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  1.  56
    George P. Fletcher (2007). The Grammar of Criminal Law: American, Comparative, and International. Oxford University Press.
    The Grammar of Criminal Law is a 3-volume work that addresses the field of international and comparative criminal law, with its primary focus on the issues of international concern, ranging from genocide, to domestic efforts to combat terrorism, to torture, and to other international crimes. The first volume is devoted to foundational issues. The Grammar of Criminal Law is unique in its systematic emphasis on the relationship between language and legal theory; there is no comparable comparative study of legal language. (...)
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  2. George P. Fletcher (2002). Romantics at War: Glory and Guilt in the Age of Terrorism. Princeton University Press.
    America is at war with terrorism. Terrorists must be brought to justice.We hear these phrases together so often that we rarely pause to reflect on the dramatic differences between the demands of war and the demands of justice, differences so deep that the pursuit of one often comes at the expense of the other. In this book, one of the country's most important legal thinkers brings much-needed clarity to the still unfolding debates about how to pursue war and justice in (...)
     
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  3.  3
    George P. Fletcher (1993). [Book Review] Loyalty, an Essay on the Morality of Relationships. [REVIEW] Criminal Justice Ethics 12 (2):36-42.
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  4.  3
    George P. Fletcher (1999). [Book Review] Basic Concepts of Criminal Law. [REVIEW] Criminal Justice Ethics 18 (2):58-67.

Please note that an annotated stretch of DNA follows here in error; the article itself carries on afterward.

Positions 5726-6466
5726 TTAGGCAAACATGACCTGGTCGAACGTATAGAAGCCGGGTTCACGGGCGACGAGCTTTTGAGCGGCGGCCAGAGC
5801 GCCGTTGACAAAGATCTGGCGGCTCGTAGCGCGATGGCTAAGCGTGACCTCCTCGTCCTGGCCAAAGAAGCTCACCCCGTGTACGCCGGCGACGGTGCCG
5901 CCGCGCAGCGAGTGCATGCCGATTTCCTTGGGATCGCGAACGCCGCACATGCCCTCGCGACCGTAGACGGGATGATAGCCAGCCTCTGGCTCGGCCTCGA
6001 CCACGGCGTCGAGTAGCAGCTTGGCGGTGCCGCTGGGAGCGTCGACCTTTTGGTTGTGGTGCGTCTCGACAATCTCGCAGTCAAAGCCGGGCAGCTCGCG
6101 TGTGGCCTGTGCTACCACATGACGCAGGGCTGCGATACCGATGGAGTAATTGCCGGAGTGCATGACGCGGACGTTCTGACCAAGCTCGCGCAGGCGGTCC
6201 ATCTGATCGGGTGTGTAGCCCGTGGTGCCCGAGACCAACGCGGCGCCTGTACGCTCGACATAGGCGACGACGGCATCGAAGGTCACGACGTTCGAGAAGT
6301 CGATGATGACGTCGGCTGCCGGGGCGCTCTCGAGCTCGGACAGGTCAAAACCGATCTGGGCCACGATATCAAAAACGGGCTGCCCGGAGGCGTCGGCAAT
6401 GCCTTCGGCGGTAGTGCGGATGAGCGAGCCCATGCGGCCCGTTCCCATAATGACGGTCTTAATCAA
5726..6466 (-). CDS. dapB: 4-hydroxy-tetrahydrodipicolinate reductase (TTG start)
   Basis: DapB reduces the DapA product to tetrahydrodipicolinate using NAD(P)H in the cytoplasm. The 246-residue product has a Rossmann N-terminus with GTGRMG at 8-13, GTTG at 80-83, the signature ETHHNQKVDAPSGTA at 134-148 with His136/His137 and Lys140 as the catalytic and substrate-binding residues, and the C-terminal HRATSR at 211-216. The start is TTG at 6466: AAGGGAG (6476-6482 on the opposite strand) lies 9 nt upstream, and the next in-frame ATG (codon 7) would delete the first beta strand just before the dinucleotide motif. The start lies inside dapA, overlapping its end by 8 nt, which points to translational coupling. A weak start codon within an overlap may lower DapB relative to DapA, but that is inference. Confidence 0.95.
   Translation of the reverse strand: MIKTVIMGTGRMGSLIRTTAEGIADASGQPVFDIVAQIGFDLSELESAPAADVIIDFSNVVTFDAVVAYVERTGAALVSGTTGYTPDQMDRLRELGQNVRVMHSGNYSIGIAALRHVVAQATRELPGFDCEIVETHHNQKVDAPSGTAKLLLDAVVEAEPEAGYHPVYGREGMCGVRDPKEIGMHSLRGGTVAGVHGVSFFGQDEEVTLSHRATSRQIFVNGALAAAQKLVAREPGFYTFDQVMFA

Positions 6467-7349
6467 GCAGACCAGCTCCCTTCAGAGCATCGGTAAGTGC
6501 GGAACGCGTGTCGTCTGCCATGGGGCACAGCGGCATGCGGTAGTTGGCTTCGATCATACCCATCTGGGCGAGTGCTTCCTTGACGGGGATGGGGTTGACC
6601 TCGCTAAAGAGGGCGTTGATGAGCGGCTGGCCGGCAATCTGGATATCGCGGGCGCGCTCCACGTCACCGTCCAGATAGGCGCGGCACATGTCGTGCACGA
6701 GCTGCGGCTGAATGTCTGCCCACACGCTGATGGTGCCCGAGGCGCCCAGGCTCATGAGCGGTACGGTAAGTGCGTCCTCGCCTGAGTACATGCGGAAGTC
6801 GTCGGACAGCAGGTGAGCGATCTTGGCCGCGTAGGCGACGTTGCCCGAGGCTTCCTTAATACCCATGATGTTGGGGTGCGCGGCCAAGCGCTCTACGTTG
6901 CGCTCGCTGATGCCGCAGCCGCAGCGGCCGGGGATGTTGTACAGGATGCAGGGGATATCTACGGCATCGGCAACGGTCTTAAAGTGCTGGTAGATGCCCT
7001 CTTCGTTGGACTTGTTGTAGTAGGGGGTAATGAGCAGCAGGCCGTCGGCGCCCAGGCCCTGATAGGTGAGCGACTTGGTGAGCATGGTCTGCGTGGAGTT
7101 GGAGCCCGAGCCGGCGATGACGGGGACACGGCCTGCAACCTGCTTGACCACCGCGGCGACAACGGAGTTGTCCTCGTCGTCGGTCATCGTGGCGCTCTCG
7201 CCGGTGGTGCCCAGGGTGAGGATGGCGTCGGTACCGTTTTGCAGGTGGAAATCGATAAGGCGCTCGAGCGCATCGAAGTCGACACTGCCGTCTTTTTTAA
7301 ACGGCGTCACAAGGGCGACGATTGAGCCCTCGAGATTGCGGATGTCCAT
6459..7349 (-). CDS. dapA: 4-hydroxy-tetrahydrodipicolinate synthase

5.  86
    George P. Fletcher (2006). Political Theory and Criminal Law. Criminal Justice Ethics 25 (1):18-38.
  6. George P. Fletcher (1996). Basic Concepts of Legal Thought. Oxford University Press.
    In this one-of-a-kind text, George P. Fletcher, a renowned legal theorist, offers a provocative yet accessible overview of the basics of legal thought. The first section of the book is designed to introduce the reader to fundamental concepts such as the rule of law and deciding cases under the law. It continues with an analysis of the values of justice, desert, consent, and equality, as they figure into our judgment of legal cultures in terms of soundness and legitimacy. The final (...)
     
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  7.  46
    George P. Fletcher (1980). The Right to Life. The Monist 63 (2):135-155.
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  8.  11
    George P. Fletcher (1990). Defensive Force as an Act of Rescue. Social Philosophy and Policy 7 (2):170.
    Jewish law takes an approach to self-defense that differs dramatically from the conventional assumptions of Western secular legal systems. The central theme of Talmudic jurisprudence is that self-defense rests on a duty not to stand idly by while one's neighbor suffers. “Do not stand on the blood of one's neighbor,” as the point is cryptically put in Leviticus 19:16. This way of thinking about self-defense departs in two significant ways from common Western assumptions. First, it stresses that the roots of (...)
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  9.  13